Fiber is a type of carbohydrate that the body can't digest. Though most carbohydrates are broken down into sugar molecules, fiber cannot be broken down into sugar molecules, and instead it passes through the body undigested. Fiber helps regulate the body's use of sugars, helping to keep hunger and blood sugar in check. -
Harvard School of Public Health
Fiber is necessary for healthy bowel function and elimination. In todays modern world where the majority of food has
been highly processed, the fibrous portion of grains has been removed leaving behind a
white, nutritionally depleted substance most people believe is rice or bread.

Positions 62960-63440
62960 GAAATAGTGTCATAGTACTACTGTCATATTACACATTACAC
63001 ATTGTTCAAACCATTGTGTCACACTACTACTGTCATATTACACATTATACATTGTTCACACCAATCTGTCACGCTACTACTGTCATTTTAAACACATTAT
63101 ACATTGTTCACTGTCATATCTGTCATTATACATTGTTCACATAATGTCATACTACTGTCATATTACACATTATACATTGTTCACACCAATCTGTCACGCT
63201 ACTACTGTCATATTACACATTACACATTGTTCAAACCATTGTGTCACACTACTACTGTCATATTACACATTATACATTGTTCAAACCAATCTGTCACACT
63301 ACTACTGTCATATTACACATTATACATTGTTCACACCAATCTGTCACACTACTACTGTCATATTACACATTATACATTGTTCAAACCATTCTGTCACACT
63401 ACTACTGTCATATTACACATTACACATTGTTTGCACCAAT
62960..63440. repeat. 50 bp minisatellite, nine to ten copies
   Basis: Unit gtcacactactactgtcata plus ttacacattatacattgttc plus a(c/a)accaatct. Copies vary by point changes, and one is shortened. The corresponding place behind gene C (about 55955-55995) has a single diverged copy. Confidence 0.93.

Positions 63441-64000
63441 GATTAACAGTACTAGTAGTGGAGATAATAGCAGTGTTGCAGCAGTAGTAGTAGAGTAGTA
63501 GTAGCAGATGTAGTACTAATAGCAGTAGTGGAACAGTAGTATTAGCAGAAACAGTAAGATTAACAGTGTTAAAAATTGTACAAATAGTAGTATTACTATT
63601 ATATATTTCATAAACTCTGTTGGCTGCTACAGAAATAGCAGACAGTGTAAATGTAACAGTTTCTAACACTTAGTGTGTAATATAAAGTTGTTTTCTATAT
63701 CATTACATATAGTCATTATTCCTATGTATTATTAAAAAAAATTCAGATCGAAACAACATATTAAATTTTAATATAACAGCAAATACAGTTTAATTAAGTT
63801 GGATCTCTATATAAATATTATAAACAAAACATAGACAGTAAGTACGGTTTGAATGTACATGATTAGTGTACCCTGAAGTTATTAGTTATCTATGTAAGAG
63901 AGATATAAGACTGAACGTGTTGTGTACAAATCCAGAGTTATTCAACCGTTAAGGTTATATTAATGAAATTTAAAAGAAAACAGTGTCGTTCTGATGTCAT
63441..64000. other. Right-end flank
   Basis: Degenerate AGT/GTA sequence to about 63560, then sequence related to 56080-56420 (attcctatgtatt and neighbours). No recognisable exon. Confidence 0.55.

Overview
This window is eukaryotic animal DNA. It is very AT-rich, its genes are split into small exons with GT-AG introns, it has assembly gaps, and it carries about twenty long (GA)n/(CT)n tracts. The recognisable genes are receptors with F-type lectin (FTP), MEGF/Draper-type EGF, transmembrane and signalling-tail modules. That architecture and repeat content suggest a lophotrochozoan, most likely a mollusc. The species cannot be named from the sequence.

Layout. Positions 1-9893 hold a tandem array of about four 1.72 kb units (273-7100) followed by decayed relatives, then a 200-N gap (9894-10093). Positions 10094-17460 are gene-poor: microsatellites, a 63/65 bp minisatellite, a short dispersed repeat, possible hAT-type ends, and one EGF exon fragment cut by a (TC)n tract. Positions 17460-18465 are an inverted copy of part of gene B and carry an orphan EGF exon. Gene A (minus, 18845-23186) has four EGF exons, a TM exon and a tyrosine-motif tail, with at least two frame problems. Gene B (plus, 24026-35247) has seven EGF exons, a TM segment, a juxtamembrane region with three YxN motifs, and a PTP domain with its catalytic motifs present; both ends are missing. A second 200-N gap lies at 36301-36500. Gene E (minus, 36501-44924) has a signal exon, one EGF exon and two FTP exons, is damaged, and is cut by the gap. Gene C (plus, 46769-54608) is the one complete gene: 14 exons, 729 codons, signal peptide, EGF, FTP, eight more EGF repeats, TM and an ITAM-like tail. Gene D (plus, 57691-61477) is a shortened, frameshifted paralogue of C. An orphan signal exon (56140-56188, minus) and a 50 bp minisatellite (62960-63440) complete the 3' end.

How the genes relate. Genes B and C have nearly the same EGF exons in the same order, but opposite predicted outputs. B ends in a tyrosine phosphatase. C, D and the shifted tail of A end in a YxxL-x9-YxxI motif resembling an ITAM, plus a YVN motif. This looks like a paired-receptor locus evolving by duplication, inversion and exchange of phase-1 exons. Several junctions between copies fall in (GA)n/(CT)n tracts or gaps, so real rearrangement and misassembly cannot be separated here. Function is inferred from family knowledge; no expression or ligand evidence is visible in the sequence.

Removal of the fiber not only strips the substance of it's nutrional value, it also eliminated the fiber which is necessary for good health. There are two basic types of fiber: soluble and insoluble. Soluble fiber is found in foods such as fruits, seeds, brown rice, barley and oats. It works mainly by helping to produce a softer stool. It also chemically prevents or reduces the absorption of certain substances into the bloodstream like excessive amounts of ingested sugars. Soluble fiber also stimulates the liver to give up stored cholesterol for eventual elimination.
Insoluble fiber is found in whole grains, vegetables, legumes and the outside of seeds. This fiber works like a sponge, absorbing many times its weight in water and swelling up inside the intestines. Insoluble fiber passes through the digestive system nearly intact, absorbing toxins during transit and encouraging normal bowel movement. The result of ingesting more fiber is more efficient elimination.
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